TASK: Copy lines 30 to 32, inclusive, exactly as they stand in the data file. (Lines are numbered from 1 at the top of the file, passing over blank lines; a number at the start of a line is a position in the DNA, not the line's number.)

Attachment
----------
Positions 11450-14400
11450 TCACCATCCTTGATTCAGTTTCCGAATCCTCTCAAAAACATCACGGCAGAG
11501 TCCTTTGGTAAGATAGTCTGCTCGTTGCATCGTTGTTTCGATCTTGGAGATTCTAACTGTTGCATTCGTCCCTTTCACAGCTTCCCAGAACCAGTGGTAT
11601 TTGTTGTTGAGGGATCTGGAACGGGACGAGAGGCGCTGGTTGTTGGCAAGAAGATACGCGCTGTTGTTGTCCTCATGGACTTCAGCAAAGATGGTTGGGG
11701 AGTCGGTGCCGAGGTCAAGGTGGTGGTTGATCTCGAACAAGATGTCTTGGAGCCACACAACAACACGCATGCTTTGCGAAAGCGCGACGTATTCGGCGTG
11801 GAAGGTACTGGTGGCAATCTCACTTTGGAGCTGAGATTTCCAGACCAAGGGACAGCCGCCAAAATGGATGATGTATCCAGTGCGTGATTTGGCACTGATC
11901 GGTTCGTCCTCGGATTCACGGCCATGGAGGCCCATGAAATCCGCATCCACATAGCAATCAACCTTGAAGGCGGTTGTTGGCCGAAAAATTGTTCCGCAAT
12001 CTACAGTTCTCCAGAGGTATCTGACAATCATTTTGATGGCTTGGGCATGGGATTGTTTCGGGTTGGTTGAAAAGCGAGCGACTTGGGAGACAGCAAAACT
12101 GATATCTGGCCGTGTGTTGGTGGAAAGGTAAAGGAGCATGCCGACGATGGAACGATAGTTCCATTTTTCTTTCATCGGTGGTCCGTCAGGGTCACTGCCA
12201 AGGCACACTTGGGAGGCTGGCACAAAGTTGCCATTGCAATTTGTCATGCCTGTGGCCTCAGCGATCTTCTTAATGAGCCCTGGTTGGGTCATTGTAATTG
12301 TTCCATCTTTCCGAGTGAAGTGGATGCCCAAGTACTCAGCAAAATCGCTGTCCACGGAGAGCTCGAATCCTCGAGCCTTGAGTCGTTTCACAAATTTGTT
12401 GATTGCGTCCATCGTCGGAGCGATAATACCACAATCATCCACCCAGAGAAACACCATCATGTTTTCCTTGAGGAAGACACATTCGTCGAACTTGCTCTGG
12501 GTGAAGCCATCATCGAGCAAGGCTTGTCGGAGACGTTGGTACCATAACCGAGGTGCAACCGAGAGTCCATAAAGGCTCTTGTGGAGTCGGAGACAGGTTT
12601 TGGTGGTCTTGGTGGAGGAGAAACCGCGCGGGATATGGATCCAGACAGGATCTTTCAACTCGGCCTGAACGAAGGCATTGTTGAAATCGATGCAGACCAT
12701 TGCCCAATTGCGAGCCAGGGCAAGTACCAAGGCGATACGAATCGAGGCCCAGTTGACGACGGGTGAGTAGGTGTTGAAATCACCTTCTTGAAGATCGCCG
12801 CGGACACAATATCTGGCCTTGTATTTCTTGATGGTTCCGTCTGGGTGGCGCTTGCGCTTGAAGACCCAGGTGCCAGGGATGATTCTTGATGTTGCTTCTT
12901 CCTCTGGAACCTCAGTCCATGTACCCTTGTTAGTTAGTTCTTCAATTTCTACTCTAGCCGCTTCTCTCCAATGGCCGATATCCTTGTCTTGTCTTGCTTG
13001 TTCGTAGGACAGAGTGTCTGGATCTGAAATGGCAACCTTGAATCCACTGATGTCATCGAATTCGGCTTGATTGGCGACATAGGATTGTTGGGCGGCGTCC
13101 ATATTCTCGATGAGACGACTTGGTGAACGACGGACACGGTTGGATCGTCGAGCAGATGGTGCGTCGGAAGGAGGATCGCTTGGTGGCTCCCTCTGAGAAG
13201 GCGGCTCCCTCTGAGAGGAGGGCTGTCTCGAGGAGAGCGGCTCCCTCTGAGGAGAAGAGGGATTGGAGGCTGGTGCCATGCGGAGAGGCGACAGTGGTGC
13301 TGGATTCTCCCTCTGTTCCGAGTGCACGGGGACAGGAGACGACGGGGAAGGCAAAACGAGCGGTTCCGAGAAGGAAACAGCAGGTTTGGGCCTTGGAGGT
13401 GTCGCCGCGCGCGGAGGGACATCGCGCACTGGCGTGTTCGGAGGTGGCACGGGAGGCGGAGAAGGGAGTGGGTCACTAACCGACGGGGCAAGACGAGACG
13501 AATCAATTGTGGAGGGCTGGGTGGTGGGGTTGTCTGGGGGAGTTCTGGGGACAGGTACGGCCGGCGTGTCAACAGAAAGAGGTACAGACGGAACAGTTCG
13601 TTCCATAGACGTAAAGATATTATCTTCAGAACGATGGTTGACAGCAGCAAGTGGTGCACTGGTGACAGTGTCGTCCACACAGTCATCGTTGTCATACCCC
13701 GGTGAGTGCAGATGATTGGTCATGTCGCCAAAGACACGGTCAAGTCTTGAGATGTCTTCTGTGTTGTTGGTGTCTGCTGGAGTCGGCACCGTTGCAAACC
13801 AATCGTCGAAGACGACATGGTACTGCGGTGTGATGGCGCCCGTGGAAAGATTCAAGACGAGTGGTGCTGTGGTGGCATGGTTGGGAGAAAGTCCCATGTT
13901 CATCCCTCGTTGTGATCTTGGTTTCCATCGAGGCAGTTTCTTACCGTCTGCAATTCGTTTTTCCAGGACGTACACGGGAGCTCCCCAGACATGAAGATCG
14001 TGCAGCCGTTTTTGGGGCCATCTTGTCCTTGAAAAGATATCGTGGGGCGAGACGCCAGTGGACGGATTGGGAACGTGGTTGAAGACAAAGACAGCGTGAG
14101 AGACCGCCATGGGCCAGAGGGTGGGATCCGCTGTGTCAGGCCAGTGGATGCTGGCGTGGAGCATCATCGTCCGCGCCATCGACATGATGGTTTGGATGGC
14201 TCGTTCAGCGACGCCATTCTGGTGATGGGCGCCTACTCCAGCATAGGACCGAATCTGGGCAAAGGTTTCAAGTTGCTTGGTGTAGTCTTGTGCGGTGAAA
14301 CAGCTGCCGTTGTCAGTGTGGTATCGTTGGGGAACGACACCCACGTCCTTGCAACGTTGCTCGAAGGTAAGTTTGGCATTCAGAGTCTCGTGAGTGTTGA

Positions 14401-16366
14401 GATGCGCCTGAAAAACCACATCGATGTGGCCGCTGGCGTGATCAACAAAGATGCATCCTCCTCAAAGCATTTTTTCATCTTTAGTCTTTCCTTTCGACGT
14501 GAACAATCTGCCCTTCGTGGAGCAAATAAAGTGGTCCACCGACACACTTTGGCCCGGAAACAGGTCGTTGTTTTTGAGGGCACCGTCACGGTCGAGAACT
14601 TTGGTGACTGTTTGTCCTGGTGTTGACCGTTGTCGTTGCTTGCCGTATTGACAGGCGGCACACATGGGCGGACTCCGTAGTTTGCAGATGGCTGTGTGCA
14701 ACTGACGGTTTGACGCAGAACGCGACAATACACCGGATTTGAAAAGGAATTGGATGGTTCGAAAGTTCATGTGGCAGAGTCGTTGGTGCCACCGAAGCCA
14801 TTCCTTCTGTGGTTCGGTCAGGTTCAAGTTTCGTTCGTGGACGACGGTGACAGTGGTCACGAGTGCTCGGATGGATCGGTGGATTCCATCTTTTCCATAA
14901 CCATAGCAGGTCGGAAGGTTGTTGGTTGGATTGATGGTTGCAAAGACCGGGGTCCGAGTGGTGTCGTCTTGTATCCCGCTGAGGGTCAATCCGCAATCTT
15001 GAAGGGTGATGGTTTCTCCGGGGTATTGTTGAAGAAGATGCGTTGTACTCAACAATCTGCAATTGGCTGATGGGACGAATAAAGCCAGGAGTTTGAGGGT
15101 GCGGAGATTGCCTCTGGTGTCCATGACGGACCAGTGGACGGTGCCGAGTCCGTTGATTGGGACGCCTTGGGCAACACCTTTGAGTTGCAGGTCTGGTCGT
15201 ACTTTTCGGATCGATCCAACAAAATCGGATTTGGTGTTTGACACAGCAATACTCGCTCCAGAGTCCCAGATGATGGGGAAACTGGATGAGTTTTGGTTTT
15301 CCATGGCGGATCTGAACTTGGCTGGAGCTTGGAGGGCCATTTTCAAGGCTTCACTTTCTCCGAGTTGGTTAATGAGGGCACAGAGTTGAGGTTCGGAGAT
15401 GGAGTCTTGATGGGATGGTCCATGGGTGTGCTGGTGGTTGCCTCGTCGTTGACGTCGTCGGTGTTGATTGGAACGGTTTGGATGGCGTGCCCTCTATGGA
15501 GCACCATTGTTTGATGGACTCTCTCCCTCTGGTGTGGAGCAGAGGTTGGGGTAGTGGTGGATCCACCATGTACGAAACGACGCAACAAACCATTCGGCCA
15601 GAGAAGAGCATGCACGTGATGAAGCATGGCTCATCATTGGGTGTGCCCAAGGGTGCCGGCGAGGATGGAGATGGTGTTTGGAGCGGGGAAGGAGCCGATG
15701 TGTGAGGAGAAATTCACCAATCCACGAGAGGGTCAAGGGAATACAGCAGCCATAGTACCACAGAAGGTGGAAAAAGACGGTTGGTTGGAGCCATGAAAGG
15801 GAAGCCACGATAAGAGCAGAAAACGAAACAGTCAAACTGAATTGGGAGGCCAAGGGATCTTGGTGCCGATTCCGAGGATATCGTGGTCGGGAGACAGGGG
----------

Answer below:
14201 TCGTTCAGCGACGCCATTCTGGTGATGGGCGCCTACTCCAGCATAGGACCGAATCTGGGCAAAGGTTTCAAGTTGCTTGGTGTAGTCTTGTGCGGTGAAA
14301 CAGCTGCCGTTGTCAGTGTGGTATCGTTGGGGAACGACACCCACGTCCTTGCAACGTTGCTCGAAGGTAAGTTTGGCATTCAGAGTCTCGTGAGTGTTGA

Positions 14401-16366